UAU ! :-)



#2

Ebay link


#3

You know the circuit contacts are golden.. maybe this makes the high price?


#4

Well it was sold for around $3000 when it was new.


#5

At that time you get a new car for 3000$.

So it seems the offer at ebay is good deal, or.

Greetingd Jürgen

#6

Interesting that the only sign that "it's working" is the power LED. There aren't any pictures of anything on the screen.

Stefan

#7

I emailed the seller and asked him to "significantly expand" on his auction text to discuss the state of the different parts of teh computer, any repairs he did, any testing he did. I pointed out that for his asking price he should give a lot of information to the bidders to assure them that they are not getting a dud.

I suggest other folks ask him similar question?

Namir

#8

Check out his other auctions at the bottom of the listing: similarly outrageous prices on other random old hardware.

My prediction: he will go broke from listing fees before he sells one. "Garunteed!"

Regards
Howard


#9

It's a Buy It Now or Best Offer listing. The massive Buy It Now price just means the seller will take a bunch of offers, and isn't obligated to sell at all. It's like having an auction without the commitment to actually sell.


#10

I take your point. However, people who know the true value of the stuff he is selling might be disinclined to bid. And folks who don't necessarily know the value are likely to be scared off. So I'd say he's either living in a fantasy world and believes the prices he's posting, or else he's going to be disappointed in the results for the reasons I just gave.

Coburlin sells at outrageous prices, but they are usually a multiple of 2 or 3 times above a reasonable price. Assuming a par price for an HP85 of $600.00 (which is high, being the price that guy in So Cal is charging for a refurbished machine with a high density tape drive) this guy is selling at $2700/$600 = 9/2 = 4.5 times the "high bluebook."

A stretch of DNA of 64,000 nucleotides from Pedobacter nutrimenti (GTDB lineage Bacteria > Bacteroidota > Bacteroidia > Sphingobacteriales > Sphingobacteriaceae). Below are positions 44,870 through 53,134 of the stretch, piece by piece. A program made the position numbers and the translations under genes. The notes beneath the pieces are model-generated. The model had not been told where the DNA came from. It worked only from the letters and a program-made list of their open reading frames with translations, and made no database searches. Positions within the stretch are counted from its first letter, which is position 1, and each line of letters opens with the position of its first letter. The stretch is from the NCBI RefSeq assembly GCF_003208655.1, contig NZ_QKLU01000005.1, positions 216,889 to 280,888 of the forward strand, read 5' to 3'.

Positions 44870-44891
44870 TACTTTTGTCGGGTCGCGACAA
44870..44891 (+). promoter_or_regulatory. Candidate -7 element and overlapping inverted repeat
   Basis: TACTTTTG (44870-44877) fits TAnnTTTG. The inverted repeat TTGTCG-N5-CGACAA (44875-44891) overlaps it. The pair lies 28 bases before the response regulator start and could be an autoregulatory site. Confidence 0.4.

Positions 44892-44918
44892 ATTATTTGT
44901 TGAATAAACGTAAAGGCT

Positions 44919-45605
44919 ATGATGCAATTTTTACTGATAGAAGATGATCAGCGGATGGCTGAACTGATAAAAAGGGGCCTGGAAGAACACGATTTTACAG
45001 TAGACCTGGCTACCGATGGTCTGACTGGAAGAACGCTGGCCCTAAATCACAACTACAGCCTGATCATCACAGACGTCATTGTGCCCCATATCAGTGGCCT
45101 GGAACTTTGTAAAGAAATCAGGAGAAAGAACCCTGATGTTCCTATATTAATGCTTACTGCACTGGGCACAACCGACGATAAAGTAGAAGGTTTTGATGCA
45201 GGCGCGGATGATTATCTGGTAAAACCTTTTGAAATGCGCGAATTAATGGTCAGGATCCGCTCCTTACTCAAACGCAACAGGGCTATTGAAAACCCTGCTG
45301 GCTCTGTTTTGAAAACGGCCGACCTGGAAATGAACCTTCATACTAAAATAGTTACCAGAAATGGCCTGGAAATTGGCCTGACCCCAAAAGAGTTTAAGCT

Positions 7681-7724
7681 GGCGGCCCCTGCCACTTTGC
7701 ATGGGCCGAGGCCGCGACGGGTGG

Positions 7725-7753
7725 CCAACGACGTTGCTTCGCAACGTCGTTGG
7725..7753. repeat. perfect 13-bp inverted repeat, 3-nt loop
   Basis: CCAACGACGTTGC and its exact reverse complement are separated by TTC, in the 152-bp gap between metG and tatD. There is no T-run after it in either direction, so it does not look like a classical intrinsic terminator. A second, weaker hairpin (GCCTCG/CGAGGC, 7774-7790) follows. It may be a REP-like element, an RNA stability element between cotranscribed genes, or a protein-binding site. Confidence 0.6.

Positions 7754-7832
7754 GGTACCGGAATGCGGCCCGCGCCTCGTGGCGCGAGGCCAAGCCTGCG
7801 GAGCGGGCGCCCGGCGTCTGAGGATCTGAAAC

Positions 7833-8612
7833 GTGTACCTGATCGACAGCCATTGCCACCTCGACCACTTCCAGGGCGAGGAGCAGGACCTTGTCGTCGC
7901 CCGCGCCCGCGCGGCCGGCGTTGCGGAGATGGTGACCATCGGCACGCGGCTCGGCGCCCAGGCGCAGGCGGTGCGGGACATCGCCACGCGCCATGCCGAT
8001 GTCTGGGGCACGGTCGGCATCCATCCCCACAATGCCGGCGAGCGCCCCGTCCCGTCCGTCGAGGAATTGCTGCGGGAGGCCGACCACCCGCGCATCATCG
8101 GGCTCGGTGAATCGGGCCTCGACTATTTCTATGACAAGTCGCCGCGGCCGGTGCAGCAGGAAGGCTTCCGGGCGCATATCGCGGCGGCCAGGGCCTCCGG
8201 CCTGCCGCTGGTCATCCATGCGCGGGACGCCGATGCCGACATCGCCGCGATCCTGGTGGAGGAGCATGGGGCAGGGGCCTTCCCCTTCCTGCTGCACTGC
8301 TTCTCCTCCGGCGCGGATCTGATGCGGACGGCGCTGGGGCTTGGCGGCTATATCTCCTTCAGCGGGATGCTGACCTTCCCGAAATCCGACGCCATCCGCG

Regards,
Howard


#11

Howard, I agree that the seller is likely to be disappointed on this listing. BUT - suppose he gets some offers, declines them all, then uses them to figure out a new Buy It Now price for the next Buy It Now or Best Offer listing. One that is still above the "book" value, but not so high as to scare off those in the know, and maybe, just maybe, low enough to snare that one shopper who just has to have it and doesn't want to risk letting it fall to offers.

If you view it as an iterative non-auction auction process, it's labor-intensive but possibly effective.

[edited typo]


Edited: 5 Sept 2007, 11:53 a.m.

#12

Someone must've told him something. I saw this same model listed a week or so ago for significantly less. I THINK it was under $500, but I'm not positive.

I wonder what caused the huge jump in price?

thanks,
bruce


#13

I am not a salesman (I studied engineering) but have observed over the years that some people sell at outrageous prices (here and on Amazon) based on (at least) of the following approaches:

1. High price says it's worth something and will appeal to buyers with big egos for whom money means nothing.

2. The seller has nothing to lose (or so he thinks) by asking a high price. Someone, some day, will bite!!

The above lines of thinking are detached from smart marketing that taps into supply and demand strategies. Instead such sellers are looking for the one buyer who clicks the BIN button and pays.

Namir


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